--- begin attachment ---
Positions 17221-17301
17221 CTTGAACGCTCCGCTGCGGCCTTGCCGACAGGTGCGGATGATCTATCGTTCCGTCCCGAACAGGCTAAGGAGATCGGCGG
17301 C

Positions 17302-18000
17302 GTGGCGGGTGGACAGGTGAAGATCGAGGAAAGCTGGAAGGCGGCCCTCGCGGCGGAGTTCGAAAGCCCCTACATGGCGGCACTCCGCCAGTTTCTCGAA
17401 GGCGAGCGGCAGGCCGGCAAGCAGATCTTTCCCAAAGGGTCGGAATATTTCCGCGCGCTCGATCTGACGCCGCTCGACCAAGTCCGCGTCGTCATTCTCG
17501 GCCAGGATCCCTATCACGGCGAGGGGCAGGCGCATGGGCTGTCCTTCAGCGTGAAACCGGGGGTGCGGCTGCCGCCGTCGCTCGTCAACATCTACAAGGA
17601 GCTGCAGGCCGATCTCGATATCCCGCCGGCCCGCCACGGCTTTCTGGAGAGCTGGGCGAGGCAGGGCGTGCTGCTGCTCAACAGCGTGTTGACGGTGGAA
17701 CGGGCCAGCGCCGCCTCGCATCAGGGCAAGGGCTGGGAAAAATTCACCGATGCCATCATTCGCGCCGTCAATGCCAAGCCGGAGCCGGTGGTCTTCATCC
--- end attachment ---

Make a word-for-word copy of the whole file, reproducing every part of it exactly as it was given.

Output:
Positions 17221-17301
17221 CTTGAACGCTCCGCTGCGGCCTTGCCGACAGGTGCGGATGATCTATCGTTCCGTCCCGAACAGGCTAAGGAGATCGGCGG
17301 C

Positions 17302-18000
17302 GTGGCGGGTGGACAGGTGAAGATCGAGGAAAGCTGGAAGGCGGCCCTCGCGGCGGAGTTCGAAAGCCCCTACATGGCGGCACTCCGCCAGTTTCTCGAA
17401 GGCGAGCGGCAGGCCGGCAAGCAGATCTTTCCCAAAGGGTCGGAATATTTCCGCGCGCTCGATCTGACGCCGCTCGACCAAGTCCGCGTCGTCATTCTCG
17501 GCCAGGATCCCTATCACGGCGAGGGGCAGGCGCATGGGCTGTCCTTCAGCGTGAAACCGGGGGTGCGGCTGCCGCCGTCGCTCGTCAACATCTACAAGGA
17601 GCTGCAGGCCGATCTCGATATCCCGCCGGCCCGCCACGGCTTTCTGGAGAGCTGGGCGAGGCAGGGCGTGCTGCTGCTCAACAGCGTGTTGACGGTGGAA
17701 CGGGCCAGCGCCGCCTCGCATCAGGGCAAGGGCTGGGAAAAATTCACCGATGCCATCATTCGCGCCGTCAATGCCAAGCCGGAGCCGGTGGTCTTCATCC